The Patek Philippe Calatrava Pilot Watch in White Gold is Now Smaller

The Patek Philippe Calatrava Pilot Watch in White Gold is Now Smaller
Courtesy of Patek Philippe

There should be an increase in wrists as a result of new dimensions.

It's important to realize that watch companies continue to develop travel watches, even though traveling out of the country is out of reach for most people. Travel watches are often developed a year or even two years in advance, and who would have ever imagined we'd live in this era?

There are several reasons why the Patek Philippe Calatrava Pilot might be appealing to some consumers, whether they work from home and have to deal with multiple time zones or if they are simply fans of this watch. With its size of 37.5 mm by 10.8 mm, the new white gold Ref. 7234G is notably smaller than its white gold predecessor, the Ref. 5524, released in 2015. It sported a 42 mm case and was the first modern reinterpretation of the 1936 watch.

It was announced last year that Patek Philippe would release a platinum watch for men, Ref. 5520P, which would come with a black strap with four pushers and an ebony black sunburst dial that was 42 mm by 11.6 mm. The ladies' Ref. 7234A, the first steel version, was released in 2019, and the 2018 rose gold Ref. 7234R had the same size as the new Ref. 7234G. However, Patek Philippe has finally delivered those who desired the Ref. 5524 in a smaller size.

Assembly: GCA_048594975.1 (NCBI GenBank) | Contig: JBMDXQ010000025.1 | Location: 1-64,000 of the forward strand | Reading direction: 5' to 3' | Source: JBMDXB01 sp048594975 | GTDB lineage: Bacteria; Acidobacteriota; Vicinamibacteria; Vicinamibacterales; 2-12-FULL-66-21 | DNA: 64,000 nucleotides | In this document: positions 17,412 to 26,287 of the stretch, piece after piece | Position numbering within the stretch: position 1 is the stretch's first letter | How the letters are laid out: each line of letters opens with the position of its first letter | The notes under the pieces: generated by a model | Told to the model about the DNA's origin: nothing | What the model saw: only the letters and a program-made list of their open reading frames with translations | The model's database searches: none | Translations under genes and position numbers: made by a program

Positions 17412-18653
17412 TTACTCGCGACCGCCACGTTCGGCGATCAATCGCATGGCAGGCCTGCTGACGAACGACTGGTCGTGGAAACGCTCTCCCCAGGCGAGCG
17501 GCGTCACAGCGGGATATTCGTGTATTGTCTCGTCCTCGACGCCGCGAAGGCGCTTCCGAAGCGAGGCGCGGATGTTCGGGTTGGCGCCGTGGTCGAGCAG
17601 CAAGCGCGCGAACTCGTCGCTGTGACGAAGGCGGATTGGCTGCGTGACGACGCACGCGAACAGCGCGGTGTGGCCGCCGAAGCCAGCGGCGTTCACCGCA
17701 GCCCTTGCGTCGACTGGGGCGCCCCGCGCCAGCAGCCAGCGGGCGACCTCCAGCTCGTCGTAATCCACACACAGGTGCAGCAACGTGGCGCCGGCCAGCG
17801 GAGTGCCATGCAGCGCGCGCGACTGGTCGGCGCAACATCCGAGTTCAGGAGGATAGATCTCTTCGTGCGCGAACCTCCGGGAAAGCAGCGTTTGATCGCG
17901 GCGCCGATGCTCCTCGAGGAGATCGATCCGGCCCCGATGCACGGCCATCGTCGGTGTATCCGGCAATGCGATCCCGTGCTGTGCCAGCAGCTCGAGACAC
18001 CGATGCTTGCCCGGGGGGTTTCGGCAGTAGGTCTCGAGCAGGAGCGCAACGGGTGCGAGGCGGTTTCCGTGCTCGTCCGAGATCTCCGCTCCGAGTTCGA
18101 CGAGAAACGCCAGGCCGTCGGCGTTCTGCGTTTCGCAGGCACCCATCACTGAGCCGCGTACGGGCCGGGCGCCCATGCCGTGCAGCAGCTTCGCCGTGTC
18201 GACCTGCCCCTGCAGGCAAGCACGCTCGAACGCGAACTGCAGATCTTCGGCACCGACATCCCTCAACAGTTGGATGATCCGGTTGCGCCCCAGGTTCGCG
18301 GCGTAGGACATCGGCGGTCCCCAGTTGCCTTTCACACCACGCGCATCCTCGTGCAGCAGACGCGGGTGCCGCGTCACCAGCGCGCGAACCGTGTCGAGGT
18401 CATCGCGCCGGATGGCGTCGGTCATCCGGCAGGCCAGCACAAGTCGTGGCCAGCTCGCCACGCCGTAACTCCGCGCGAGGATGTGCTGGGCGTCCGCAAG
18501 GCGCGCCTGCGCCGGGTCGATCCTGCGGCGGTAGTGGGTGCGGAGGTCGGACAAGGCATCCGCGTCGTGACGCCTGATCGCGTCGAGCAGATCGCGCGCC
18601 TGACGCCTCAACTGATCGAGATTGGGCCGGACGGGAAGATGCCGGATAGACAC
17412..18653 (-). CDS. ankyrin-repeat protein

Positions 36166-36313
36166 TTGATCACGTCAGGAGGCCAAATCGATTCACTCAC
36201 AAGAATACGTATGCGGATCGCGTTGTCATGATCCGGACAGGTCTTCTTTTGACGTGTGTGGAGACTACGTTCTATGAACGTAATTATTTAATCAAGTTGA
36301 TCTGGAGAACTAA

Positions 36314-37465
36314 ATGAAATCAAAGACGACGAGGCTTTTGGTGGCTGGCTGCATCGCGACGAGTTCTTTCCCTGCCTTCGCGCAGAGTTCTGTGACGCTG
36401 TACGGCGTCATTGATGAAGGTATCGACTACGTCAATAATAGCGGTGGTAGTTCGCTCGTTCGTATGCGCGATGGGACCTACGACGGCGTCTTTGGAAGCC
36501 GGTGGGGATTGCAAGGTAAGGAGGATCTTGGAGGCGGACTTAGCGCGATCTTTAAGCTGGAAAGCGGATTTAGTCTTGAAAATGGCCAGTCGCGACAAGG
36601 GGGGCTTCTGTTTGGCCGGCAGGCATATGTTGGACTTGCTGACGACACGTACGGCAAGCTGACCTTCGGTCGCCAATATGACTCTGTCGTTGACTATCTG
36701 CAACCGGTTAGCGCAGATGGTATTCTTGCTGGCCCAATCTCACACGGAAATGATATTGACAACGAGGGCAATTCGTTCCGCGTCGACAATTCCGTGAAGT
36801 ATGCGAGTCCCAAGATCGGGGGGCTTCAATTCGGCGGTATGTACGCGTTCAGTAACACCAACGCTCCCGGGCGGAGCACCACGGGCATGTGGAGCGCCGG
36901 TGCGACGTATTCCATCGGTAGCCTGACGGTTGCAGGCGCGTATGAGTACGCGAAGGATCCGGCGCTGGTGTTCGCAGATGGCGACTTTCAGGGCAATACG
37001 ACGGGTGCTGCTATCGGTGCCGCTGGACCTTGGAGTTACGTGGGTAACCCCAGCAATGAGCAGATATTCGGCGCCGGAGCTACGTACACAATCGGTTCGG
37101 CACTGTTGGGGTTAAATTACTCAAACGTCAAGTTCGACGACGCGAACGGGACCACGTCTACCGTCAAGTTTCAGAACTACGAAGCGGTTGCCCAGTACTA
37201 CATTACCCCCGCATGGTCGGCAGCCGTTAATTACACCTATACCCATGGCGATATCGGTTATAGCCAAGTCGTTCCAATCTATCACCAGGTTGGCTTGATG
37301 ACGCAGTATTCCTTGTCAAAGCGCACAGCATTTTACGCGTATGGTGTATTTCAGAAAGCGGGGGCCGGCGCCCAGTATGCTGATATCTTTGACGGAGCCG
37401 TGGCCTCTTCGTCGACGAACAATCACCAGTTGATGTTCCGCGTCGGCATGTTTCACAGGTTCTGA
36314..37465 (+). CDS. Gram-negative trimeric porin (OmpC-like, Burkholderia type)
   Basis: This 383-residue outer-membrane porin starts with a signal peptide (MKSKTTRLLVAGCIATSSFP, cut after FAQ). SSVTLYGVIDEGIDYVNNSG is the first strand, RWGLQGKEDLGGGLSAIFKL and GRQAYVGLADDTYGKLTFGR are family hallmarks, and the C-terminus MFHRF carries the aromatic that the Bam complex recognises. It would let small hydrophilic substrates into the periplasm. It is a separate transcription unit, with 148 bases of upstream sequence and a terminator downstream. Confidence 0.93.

It comes equipped with the self-winding caliber 324 S C FUS, operating home time, which is portrayed by the white gold skeleton hand topped off with white lacquer, as well as a second time zone, which is indicated by a solid hour hand and the date can be adjusted bidirectionally at the 6 o’clock position. At 3 o’clock and 9 o’clock, there are small apertures that indicate local and home times as well as day and night.

Courtesy of Patek Philippe


Using one of the pushers on the left-hand side of the watch, the second time zone hand is moved forward and backward in one hour increments by moving it forward or backward in one hour increments. It is possible to keep both hands superimposed so that only one time is shown if the wearer isn't jet-setting around the globe or taking early morning calls from a distant second office.

While the pushers of the Calatrava Pilot are prominent, which has caused some controversy in the watch collecting social spheres, like it or not, they are also historically accurate to the watch's original heyday, when pilots were forced to wear thick flight gloves while adjusting the time with larger pushers. They make for an instantly recognizable design feature of the watch.

In case you are ever knocking about the pushers, Patek Philippe has developed a patented safety lock for them, so you do not unintentionally adjust the second time zone. There is no way you would knock around a Patek Philippe these days, of any kind, but it does give you peace of mind to know that you are not doing anything wrong.

There is also a brown calfskin strap that mimics the harnesses that were used by pilots to secure the deployable survival kits needed to survive in case of an emergency, which is another design twist meant to ressemble the harnesses that were used to secure pilots' deployable survival kits. The watch retails for $48,295 and comes on a navy blue strap with a white-gold clevis buckle.

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